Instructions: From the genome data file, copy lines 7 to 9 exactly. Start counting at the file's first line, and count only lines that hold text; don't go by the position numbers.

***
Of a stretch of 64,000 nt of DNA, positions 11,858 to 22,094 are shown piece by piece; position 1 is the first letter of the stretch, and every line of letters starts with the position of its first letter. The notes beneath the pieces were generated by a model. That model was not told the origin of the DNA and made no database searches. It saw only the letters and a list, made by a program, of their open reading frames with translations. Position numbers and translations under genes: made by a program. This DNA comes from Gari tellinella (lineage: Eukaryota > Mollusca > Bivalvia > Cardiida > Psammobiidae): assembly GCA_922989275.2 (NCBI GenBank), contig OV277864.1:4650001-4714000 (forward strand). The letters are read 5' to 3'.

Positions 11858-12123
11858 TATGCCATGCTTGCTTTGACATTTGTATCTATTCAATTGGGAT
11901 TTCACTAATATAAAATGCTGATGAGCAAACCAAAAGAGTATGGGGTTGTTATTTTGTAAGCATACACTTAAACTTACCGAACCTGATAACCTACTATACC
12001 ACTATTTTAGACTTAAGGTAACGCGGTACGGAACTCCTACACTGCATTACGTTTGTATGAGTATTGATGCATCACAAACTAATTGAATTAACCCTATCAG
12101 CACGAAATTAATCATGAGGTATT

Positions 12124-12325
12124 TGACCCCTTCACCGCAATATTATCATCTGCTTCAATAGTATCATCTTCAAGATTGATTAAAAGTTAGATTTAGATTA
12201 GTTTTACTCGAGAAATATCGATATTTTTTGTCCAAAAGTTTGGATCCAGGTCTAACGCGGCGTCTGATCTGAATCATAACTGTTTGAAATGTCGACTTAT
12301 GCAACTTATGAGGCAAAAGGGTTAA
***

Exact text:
Positions 12124-12325
12124 TGACCCCTTCACCGCAATATTATCATCTGCTTCAATAGTATCATCTTCAAGATTGATTAAAAGTTAGATTTAGATTA
12201 GTTTTACTCGAGAAATATCGATATTTTTTGTCCAAAAGTTTGGATCCAGGTCTAACGCGGCGTCTGATCTGAATCATAACTGTTTGAAATGTCGACTTAT